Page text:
Album Review: Hearts & Mines - "Find Your Way"

Review by Mark Laffin

I have to admit, I’m finding myself somewhat troubled with this album. It has many elements that make a good rock record, but I’m really struggling. What truly makes a good rock album anyway? Its music like this that has me asking myself these types of questions. The reason for this is because there are many things that are good about this first album from Ottawa’s Hearts & Mines. The musicianship is well executed, the songwriting is honest and sincere, and the production has a very professional sounding polish. Lead singer Matt Luloff has a very impressive vocal repertoire, and sounds like he should very well be the singer for a big rock band. As per the band’s bio, Luloff formed the band upon returning from a military tour in Afghanistan, which serves as the inspiration behind this collection of songs. You can hear the urgency in the songs, as Luloff laments social injustice and crimes against the human spirit, upon a backdrop of ambitious melodies and a severely tight rhythm section. It all comes together to create a sonic amalgam that sounds very AOR friendly, and wouldn’t sound at all out of place in radio blocks between Matthew Good and Snow Patrol. I guess this may perhaps be my gripe. This album follows the textbook, paint by numbers formula for standard FM rock, and does actually achieve a well accomplished piece of work in this particular vein. The problem is that what makes the difference between good and great music, is that sometimes you have to break the mould and bend the rules a little bit.

The album opens with “Echo”, a song driven by a passable Brit-pop like melody, which is equally delivered by its reverb soaked guitar chords, and uplifting piano lilt. Luloff’s voice bears an uncanny resemblance to Brandon Boyd of Incubus, and offers a plaintive and somewhat optimistic vocal performance. The chorus then comes alive with an orchestral bombast that is forgivably suggestive of Coldplay or latter-day U2. I’m quite positive the band had large arenas with elaborate light shows in mind while writing some of these grand scale hooks. Although this is not what I would describe as an entirely daring rock outing, there’s something rather fulfilling about the song. “Jettison” comes as a bit of a surprise with it’s turned up guitars, and it’s near pop-punk infusion. It feels somewhat familiar, but is effectively dynamic and has a rather engaging groove.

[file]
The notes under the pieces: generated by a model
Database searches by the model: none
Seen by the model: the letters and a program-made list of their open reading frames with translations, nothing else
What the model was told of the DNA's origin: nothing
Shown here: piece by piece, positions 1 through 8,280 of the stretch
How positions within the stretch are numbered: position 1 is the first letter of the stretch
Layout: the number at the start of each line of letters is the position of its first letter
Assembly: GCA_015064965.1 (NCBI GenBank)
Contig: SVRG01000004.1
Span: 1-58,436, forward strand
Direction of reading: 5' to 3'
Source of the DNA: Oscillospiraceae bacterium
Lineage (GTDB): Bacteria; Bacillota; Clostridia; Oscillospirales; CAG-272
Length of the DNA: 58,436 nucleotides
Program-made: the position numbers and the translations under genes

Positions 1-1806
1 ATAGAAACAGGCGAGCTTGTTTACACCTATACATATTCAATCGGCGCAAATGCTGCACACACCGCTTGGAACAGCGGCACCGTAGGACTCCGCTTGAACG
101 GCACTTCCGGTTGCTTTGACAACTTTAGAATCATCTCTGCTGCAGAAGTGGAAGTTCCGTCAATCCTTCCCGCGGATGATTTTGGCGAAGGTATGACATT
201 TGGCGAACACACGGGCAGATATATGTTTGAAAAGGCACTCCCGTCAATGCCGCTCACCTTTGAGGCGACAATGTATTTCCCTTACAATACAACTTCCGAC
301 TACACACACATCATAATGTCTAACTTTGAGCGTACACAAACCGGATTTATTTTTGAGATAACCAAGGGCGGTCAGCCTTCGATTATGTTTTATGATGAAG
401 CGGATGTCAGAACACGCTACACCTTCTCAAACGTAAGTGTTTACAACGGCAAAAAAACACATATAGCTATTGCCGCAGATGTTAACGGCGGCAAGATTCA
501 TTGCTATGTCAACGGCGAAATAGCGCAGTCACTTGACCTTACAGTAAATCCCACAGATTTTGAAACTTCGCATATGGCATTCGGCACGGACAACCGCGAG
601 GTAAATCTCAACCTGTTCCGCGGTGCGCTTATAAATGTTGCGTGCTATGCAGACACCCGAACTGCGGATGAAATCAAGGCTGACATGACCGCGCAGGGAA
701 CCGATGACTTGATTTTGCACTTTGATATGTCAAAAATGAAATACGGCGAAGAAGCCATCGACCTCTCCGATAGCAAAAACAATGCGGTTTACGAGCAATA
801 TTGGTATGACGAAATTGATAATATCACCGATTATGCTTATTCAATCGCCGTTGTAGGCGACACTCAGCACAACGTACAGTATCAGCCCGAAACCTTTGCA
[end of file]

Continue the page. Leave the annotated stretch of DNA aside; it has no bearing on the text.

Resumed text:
The third track, “Complicating Matters” is a forgettable 3 minutes of stock sounding radio rock, which honestly has no memorable hook to speak of. However things do improve with “Wrong”, which offers a delicate fusion of hard sounding guitar and a canorous piano melody. The harmony vocals here are also worth noting, and there’s a really cool underlying second guitar line that subtly creeps in on the chorus. “Snakes and Ladders” is unfortunately a vastly unimpressive snore-fest that sounds as if striving to make way into mainstream pop-radio. The song actually kind of reminds me of Vertical Horizon, if anybody actually remembers them. The next song, “Black Sand” is probably the album’s best track. The song features heavy, layered distorted guitars hammering out a stark and unsettling melody, with a delicate piano line lurking in the background during the verses. Again, we have an epic sounding chorus that fills sonic space with soaring vocals, striking synth, with some more imperious orchestral embellishments. “Another World” is another high point, with a majestic sounding synth line carefully accentuating the angry, power chords.

As I said, there are many good things about this album. There are several palatable moments here, and the band shows great potential for mainstream radio success. Fortunately for these guys, the status quo for heavily rotated airwave fodder lends much grace toward music that is contrived and formulaic. Radio programming tends to rely almost solely on tried and true sounds, and thus compromising any promise to shed light on acts that are more textured and creative. That’s ok though. The elitist music snobs are rather content with not having their sacred records played to death to the masses, and all the while, there are many bands out there who do aspire for FM heroism. If this is what this band is aiming for, they have the right recipe. My real problem with this band is the lack of originality and edge. I wouldn’t say that they are making any mistakes, as there is no question of musical competency, but there is definitely a missing X factor. I’m also rather convinced of the band’s conviction and earnestness. There are some genuine sentiments of hope, faith and self-discovery throughout the lyrical landscape here. There is honestly just very little to really catch one’s attention. It’s kind of like having a really great story to tell, but not having any kind of interesting way to tell it. This band may face an imposing challenge in winning over discerning listeners such as myself, but if their ultimate goal was to achieve success in blending in with the rest of the mediocrity filling up today’s airwaves, I would consider this a valiant effort.


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